Michael Kopech – The former Boston Red Sox first-round draft pick didn’t throw a pitch all season while recovering from Tommy John surgery. He’s the South Sider’s number two rated prospect in their system and number 17 on MLB Pipeline’s top 100. Kopech’s only started four Big League games but is progressing well and expected to have no restrictions come spring training. If you watch the video below, it looks like his heater is already without restrictions.

Nick MadrigalMadrigal found himself getting promoted twice in 2019. First, he was promoted from High-A where he slashed .272/.346/.377, and then after slashing .341/.400/.451 at Double-A Birmingham, he was promoted to Triple-A Charlotte on deadline day. At Triple-A, Madrigal slashed .331/.398/.424 in 29 games. The 22-year old second baseman has extremely good bat-to-ball skills and is right on the verge of a Major League call up. Don’t be surprised to see him fill a position of need very early on in 2020.

Dane DunningAnother top prospect pitcher that missed the entire season due to Tommy John surgery. Dunning was shut down prior to the spring because a mild elbow strain suffered in June 2018 continued to bother him. Dunning reached Double-A Birmingham and was expected to get promoted to Triple-A Charlotte shortly thereafter. He won’t start in the Majors and could miss the beginning of the season while still recovering, but at some point, he may get the Big League call in 2020.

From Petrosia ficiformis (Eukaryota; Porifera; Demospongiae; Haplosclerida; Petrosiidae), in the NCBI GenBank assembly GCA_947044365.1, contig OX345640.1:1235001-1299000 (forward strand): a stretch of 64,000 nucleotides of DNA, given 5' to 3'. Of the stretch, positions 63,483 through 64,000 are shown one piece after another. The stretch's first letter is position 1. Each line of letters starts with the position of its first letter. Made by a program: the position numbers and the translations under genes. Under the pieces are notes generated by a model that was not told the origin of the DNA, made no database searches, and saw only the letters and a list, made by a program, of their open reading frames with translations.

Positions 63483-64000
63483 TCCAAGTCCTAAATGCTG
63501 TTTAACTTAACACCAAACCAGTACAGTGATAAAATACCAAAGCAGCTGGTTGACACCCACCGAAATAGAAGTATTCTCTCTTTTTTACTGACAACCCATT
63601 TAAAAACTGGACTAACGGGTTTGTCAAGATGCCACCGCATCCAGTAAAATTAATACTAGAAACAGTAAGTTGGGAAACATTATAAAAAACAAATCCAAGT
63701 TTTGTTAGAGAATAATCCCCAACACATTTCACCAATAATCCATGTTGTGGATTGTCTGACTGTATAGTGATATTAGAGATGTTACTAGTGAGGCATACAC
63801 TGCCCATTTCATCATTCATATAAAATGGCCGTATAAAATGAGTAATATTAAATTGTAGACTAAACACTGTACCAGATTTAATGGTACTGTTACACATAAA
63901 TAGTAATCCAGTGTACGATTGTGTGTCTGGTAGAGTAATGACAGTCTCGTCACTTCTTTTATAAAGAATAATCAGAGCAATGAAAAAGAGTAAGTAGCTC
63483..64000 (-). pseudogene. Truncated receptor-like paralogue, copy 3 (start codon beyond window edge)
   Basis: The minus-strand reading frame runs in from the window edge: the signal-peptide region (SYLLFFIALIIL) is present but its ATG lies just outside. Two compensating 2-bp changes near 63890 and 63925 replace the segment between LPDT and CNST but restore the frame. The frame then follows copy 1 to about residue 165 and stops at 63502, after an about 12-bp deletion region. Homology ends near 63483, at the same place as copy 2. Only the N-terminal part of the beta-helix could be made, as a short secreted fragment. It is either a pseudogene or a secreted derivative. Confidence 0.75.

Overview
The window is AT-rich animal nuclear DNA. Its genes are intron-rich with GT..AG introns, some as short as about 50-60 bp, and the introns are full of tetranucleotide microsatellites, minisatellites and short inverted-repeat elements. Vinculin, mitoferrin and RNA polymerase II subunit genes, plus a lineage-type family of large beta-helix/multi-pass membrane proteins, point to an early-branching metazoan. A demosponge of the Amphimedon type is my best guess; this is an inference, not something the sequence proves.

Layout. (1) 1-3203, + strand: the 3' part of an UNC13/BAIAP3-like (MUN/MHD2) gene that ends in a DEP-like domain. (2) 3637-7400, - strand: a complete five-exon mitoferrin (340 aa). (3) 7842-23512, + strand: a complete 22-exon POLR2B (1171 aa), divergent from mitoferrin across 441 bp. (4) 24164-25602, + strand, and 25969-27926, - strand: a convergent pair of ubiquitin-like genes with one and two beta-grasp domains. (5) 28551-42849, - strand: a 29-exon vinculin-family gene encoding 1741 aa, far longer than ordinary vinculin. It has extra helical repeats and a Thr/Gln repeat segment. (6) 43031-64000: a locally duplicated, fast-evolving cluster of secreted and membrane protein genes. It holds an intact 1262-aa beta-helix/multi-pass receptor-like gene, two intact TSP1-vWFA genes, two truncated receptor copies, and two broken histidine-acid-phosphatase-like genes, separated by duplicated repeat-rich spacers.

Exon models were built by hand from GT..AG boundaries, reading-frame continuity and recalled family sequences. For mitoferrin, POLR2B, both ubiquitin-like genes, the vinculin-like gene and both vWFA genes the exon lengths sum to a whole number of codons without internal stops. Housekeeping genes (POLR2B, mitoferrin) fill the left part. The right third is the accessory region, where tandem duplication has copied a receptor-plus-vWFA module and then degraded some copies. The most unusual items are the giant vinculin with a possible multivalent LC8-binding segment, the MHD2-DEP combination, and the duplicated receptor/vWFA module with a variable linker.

Honorable Mentions: Zack Collins, Zack Burdi, Tyler Johnson, and Ian Hamilton.

Conclusion/Needs

The South Siders continue to search for their first winning record since 2012 (85-77). As mentioned earlier, the Sox have been getting production with the sticks from some of their young bright stars. They still don’t have all of the hitting they need. With Abreu likely to be brought back, Robert and Madrigal likely making the jump to the Majors, one or two offseason additions could make this team seriously dangerous from the hitting side of things. Also, if Giolito can continue his turnaround, Cease can continue to develop, and Kopech can blossom without many restrictions, the rotation will be much improved.

Needs: One big bat (preferably an outfielder or DH) and one big arm (preferably a starting pitcher).

Another position of need, in my eyes, is a manager. Not by any means am I bashing the guy, I just don’t feel like Rick Renteria is the guy they need or the guy that makes the most sense in this age of baseball. Ricky’s small-ball style doesn’t mesh well with a team on the rise. Players still learning how to hit at the big league level, need to get as many swings in as possible, especially in crucial situations with runners on base. This past season, the Sox weren’t going anywhere, why take the bat out of their hands?

Teams aren’t bunting like they used to. The new philosophy, and in my opinion the better strategy, is to take all of the opportunities you have to drive in runs. Giving up outs to move runners over, especially early on in ballgames, can be looked at as stepping over dollars to pick up dimes. Expanding on that, Rick Hahn already stated: “Ricky will be our manager,” when asked about potential 2020 candidates for the job. So, whether it’s a team need or not, the skipper will carry through to 2020.

With the White Sox failing to lure the big-name free agents they targeted last offseason, Rick Hahn and the rest of the front office will get another crack at some big names this year. Whether that be going after a stud pitcher the likes of Gerrit Cole or a big-time hitter like J.D. Martinez, it’ll be interesting to see what they do. They have some money to spend and I expect them to make some kind of free agency splash. If they do, their not so distant future looks very bright.